Wednesday, February 8, 2012

A Walk Through New Haven, Connecticut




New Haven, Connecticut. is one of the most interesting New England cities with many places to visit and see.   It is dominated by Yale,  of course,  but is also one of the oldest cities. It was founded in 1638, led by puritans Davenport and Eaton.



The Yale Rep was started just a year before Long Wharf Theatre, and together they built New Haven's reputation for "serious" productions.
 

Louis Lunch advertises itself as home to the very first "hamburger sandwich" in 1900.
Chapel and College, the heart of New Haven.
The United Methodist Church (1849, by New Haven Native Henry Austin)
The New Haven Green is part of  a designated National Historic Landmark District,  still owned and maintained by the descendants of the original settlers.  
Center Church is one of the three on the New Haven Green. Center Church was built from 1812-1815, based on London church, St Martin-in-the-Fields, which was inspired by the works of Sir Christopher Wren.  
In true old Yankee fashion, the Congregationalists bickered and ended up splitting and building two different churches side by side, United and Center.

 
Yale Visitor Center (the Old Faculty Club)

 The Graduate Club.

 Yale's chapel, Battell Chapel (1874), is a Victorian Gothic brownstone which most agree is not terribly attractive, either inside or out. (What they needed was H.H. Richardson, who designed Trinity Church in Boston.)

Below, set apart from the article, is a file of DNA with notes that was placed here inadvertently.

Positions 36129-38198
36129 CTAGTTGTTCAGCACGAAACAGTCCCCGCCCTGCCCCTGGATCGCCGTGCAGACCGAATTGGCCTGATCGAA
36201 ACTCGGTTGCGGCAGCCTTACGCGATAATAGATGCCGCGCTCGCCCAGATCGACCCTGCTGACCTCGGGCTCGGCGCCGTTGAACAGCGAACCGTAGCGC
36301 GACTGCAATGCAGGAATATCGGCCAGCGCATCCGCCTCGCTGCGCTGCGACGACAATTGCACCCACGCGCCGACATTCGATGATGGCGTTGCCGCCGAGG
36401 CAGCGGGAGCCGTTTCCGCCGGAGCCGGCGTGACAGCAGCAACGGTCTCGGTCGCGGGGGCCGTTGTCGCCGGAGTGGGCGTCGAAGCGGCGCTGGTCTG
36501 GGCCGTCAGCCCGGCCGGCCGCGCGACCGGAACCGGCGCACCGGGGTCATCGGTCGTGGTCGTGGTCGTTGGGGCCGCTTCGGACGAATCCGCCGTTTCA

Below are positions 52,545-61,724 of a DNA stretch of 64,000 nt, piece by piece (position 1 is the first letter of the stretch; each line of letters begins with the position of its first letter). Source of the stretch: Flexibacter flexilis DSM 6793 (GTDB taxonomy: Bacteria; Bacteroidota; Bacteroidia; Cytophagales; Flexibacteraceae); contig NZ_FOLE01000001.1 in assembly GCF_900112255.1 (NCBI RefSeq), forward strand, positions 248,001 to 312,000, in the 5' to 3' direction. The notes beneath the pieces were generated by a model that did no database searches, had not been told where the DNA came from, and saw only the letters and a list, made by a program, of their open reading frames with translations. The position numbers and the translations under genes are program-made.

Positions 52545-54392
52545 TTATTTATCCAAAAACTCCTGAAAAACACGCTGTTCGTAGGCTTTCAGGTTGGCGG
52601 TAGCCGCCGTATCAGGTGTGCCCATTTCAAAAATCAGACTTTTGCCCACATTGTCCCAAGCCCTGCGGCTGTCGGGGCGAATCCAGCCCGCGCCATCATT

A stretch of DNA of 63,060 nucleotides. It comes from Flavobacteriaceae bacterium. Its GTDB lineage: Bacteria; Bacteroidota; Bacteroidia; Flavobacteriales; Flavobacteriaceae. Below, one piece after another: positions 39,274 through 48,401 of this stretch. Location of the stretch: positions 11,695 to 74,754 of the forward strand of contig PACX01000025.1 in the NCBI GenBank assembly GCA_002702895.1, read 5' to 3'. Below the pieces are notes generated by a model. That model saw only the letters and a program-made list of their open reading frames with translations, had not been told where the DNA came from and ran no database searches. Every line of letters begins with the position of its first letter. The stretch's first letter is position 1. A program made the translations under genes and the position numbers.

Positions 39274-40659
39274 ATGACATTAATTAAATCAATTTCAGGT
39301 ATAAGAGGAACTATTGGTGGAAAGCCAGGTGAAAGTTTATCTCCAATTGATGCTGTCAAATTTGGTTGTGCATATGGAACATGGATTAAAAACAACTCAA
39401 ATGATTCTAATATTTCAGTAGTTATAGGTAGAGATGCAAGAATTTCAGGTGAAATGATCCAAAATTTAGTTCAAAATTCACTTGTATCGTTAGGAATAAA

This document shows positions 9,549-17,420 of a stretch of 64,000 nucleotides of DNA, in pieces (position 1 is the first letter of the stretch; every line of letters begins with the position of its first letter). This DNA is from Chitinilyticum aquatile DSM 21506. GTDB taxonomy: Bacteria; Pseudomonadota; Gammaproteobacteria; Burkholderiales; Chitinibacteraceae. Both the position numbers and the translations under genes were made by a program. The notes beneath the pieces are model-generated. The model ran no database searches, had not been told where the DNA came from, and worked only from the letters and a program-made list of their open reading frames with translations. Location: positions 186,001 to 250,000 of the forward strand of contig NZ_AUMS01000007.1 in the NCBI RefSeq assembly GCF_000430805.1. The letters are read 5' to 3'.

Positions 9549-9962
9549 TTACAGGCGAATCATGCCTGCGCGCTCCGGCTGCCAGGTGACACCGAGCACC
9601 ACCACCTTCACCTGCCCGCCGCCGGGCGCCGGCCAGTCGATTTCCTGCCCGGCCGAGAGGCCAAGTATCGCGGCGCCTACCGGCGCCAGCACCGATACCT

One can not miss J. Press.
 
Wooster Street, arguably home to some of this country's best, authentic, Italian food also should not be missed.
The Very Famous Pepe's
They make outstanding pizza, as only those in New Haven can, and also have the longest peels.
While waiting for our pies, we went a few doors down.  If you want extraordinary Italian pastries, Libby's, since 1922, is the place to go. 


Just about anywhere else, these items would cost twice as much and be half as good.

 

 


39 comments:

Gwennie said...

Being a proud Wisconsinite, I believe that Seymour, WI is the birthplace of the hamburger. Charlie Nagreen started selling them in 1885. http://homeofthehamburger.org/

Muffy Aldrich said...

Gwennie - Great comment. I put in a qualifier. Let the battle continue!

John said...

Apparently the Yankees weren't the only ones to have those early congregational dust-ups. In my Virginia town, we have two Episcopal parishes a block apart, owing to some forgotten 19th-century dispute. But we get along fine now. In the summer we even play softball together, although that may be because there simply aren't enough Anglicans to compete against the local evangelical hordes.

A similar pipe shop called Mincer's used to operate on the University Corner in Charlottesville, but in the 1960s they were forced to diversify into books and records as pipes fell out of vogue. Today the store still operates in the same location under the Mincer's banner, but now they only sell UVA-imprinted sweats, tees, and other gear. The world has certainly changed!

Princess Freckles said...

All I can think about now is pizza! Yum! Looks like a lovely visit. I'd love to explore New Haven someday...and eat some pizza!

Main Line Sportsman said...

Wonderful photo tour. I will be in Middletown CT next weekend when one of my boxers is fighting there...was considering a trip to Louis and J. Press. Thanks for the extra incentive.

Jersey Prep said...

With an Autumn trip planned, I am even more excited with these add-ons to my itinerary! Thank you for your fabulous posts!

sailormadras said...

It was always a big deal to go to New Haven when I was a kid , I guess being from old lyme it seemed like the BIG CITY! we always finished the day at Pepe's poking around J Press the co-op and the book store, I always love the pics, your saving me plane tickets!

Greenfield said...